Pride in New York City stands out as well. Not only was it my first east coast Pride, it was also the first I spent living away from home. I remember being astounded by the seemingly never ending parade. There was a group for everyone. Actually there were about a dozen groups for everyone and I think the parade might have lasted for 3 days but that could just be the tiki drinks talking. I attended with newly made friends, having moved to the city the preceding November. My year spent in New York was a game changer. They took gay to a whole different level. I was immersed into the scene on a scale I didn’t know was possible. We didn’t have a neighborhood or two. We were everywhere - holding hands and doing drag and living so fiercely out in the open about it. For the first time in my life I had as many, if not more, gay friends as straight. I know that happens in Chicago as well, but for some reason it never has for me. I was part of a brotherhood I had been searching for all my life and I was so content that day.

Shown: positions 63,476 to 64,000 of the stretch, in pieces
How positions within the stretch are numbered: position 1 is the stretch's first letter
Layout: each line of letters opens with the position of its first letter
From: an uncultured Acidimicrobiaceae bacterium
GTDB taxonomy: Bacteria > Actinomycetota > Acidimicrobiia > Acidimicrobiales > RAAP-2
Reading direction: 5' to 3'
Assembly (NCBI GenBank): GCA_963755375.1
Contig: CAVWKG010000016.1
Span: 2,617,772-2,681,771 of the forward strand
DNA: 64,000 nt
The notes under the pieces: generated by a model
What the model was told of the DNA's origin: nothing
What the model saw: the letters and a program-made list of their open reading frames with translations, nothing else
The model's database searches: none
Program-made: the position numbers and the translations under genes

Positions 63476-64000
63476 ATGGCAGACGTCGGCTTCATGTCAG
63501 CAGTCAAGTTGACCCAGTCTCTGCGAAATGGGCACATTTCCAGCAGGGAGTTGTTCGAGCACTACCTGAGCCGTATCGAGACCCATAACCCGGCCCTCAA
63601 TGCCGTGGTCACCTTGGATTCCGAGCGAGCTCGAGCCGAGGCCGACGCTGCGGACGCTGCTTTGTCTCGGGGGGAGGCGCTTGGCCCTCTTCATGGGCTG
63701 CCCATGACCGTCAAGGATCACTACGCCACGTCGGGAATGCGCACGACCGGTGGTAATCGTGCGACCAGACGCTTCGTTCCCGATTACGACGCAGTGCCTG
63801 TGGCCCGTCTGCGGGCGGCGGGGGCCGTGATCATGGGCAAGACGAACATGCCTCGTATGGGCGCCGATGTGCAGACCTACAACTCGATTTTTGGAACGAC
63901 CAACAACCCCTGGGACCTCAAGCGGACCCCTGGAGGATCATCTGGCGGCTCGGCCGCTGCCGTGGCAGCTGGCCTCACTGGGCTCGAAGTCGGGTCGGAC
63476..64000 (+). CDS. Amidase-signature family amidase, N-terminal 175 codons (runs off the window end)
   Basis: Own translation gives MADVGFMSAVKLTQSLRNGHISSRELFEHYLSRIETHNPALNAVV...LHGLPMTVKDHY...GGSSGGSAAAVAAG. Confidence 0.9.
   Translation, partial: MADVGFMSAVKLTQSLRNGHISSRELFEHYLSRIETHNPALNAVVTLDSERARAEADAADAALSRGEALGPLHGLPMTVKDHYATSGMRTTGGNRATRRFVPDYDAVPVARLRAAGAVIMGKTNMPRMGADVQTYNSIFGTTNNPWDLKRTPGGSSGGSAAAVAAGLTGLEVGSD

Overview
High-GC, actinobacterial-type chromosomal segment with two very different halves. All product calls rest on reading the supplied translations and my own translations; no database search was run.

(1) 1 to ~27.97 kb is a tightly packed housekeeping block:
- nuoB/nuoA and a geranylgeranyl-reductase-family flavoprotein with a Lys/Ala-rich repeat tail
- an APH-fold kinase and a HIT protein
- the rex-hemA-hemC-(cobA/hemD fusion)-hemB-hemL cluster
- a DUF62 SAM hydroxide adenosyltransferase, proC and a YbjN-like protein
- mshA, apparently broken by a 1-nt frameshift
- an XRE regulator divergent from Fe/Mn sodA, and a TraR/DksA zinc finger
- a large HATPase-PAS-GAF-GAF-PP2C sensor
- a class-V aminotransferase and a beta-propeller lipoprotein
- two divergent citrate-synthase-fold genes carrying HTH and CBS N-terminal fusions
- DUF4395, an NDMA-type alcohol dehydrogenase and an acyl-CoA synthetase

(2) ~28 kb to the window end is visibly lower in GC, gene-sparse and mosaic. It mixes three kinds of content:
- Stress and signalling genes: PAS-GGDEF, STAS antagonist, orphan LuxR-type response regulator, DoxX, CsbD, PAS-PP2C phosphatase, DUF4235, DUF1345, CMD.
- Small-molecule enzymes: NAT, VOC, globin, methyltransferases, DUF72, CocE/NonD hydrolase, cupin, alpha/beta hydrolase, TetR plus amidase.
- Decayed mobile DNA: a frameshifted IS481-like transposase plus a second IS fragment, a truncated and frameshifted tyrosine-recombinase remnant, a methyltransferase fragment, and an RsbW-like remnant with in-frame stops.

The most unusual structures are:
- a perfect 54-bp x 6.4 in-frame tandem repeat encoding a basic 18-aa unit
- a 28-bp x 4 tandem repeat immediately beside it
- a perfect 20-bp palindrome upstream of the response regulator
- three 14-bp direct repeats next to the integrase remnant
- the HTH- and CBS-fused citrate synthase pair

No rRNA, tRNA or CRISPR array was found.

Not all my Pride weekends have been epic moments of positive self awareness though. I have lost myself more than once in a boozy haze. One year when my friends had their fill of dancing and drinking I decided the bath house would be a better option than being alone. Excitement quickly turned to shame as I chased feelings of inadequacy and loneliness from my head with as many men as I could get my hands on. In the moment I chalked it up to an empowered celebration of my sexuality and freedom. In reality it was escapism at its most dangerous. I don’t regret that year or any of the others that became more about getting my drink on than showing my pride. The journey to get to where I am today hasn’t always been an easy one but I like where I’ve landed and I like who I am. It took those mistakes to get here.